Sep 02, 2015

How to upgrade hard drive on Xbox One?

How do I upgrade the hard drive on an Xbox One? Are there limits on the type of HDD I can use?
You don't. Upgrading the internal drive of the Xbox One is not supported by Microsoft and messing with it will void your warranty. It's not impossible to do but it involves a good deal of hackery.

The good news is, you don't need to upgrade your internal drive since the Xbox One supports external drives. You can use any USB 3.0 drive that holds at least 2 GB of data. I have a 4 TB WD MyBook that I'm using; it costs about $115, works great, and I have tons of space available.

True performance junkies might want to look at 7200 RPM external drives but I've never seen evidence that they offer a major decrease in load times. In my opinion you're better off with more storage than a slightly faster drive.

You should know that the drive you used will be formatted for use with the Xbox One; any existing data on the drive will be lost.

Peter Smith
While it may void the warranty, the warranty is only a 1 yr warranty, so at worst, one must wait 1 yr from the date of purchase to upgrade the internal drive.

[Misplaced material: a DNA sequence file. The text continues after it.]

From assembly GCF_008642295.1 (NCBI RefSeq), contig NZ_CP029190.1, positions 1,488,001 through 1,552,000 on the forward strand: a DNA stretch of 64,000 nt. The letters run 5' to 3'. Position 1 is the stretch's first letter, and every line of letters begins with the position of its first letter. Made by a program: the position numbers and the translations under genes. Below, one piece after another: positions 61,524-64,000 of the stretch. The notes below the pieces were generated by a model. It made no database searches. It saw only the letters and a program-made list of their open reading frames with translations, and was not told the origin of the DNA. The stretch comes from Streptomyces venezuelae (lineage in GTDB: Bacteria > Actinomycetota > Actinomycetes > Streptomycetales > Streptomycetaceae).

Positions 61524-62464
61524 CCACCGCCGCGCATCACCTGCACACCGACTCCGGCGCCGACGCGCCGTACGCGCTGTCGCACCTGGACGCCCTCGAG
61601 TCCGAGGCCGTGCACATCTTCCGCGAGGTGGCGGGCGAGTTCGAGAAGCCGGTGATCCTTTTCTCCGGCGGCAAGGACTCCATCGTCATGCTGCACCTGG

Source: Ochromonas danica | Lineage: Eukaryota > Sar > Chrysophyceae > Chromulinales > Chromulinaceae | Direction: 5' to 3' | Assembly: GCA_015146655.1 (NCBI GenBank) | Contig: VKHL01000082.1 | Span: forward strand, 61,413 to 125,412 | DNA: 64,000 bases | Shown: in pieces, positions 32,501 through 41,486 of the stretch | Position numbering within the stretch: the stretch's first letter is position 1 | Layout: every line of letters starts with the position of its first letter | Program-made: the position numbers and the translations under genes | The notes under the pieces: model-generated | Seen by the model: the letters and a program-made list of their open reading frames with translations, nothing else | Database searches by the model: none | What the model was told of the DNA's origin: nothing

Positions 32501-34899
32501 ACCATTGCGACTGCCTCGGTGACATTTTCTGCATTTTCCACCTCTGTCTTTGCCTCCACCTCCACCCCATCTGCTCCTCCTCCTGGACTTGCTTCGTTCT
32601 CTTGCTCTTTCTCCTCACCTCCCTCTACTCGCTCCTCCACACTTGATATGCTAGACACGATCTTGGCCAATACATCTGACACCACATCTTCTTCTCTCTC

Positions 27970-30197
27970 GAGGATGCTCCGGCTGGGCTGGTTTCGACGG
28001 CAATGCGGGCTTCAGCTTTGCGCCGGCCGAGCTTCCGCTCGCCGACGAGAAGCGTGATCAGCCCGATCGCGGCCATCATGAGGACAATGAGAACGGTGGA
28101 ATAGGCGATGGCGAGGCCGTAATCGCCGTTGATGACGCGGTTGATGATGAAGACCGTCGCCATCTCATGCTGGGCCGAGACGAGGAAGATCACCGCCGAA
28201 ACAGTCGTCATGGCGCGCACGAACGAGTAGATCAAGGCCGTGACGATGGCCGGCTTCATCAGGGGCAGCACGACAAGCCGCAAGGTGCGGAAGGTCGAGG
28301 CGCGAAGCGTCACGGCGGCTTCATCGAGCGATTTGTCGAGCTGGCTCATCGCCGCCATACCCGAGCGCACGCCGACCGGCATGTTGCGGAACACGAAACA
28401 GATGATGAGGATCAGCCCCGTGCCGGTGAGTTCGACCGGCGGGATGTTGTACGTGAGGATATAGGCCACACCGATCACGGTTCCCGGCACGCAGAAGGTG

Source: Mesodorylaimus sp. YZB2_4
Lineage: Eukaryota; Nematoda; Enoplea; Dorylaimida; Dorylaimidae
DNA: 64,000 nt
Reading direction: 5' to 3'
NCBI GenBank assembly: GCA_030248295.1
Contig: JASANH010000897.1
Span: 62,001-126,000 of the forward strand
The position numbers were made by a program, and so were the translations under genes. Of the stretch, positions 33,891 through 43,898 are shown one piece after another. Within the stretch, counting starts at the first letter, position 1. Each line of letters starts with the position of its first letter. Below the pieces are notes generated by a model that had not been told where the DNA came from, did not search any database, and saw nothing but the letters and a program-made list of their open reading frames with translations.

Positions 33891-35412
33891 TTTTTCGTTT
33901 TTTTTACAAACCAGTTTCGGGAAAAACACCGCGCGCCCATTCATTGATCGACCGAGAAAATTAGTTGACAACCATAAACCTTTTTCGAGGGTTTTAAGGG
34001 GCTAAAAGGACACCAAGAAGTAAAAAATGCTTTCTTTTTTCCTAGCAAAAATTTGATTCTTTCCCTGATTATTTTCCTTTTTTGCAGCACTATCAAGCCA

While using an external drive will work for many, it doesn't provide the same benefits replacing the internal drive does. The internal drive should only be replaced with an SSHD or SSD, however you only gain 1 - 2 seconds of load time by going with an SSD over an SSHD. Plain mechanical HDDs (7200RPM) take an additional 60 - 75% longer to load from a cold boot on the Xbox One, with SSHD/SSD loading in ~30 seconds (games also load faster with SSHD/SSDs, with SSDs only offering the same 1 - 2 second(s) gain over SSHDs, and mechanical HDDs taking substantially longer).

7200RPM drives do allow for faster data access, but provide little benefit when installed in an Xbox or other game system, and would cause more problems than they solve due to the massive amount of heat they give off in comparison to 5400 RPM drives. Because of the intelligent way SSHDs cache data, they're the best of both worlds, providing SSD like speed and performance for the same price range as a purely mechanical drive. SSDs are more than worth it in laptops, desktops, and servers, but not so much in game systems.

To add to @Sveta's reply, another great tutorial with the required scripts can be found:
You have a couple of options, first of you could use an external drive, and format it through Xbox. This site has instructions on how to set this up:

Your other option is to replace the main drive and iFixit has a great guide on this:
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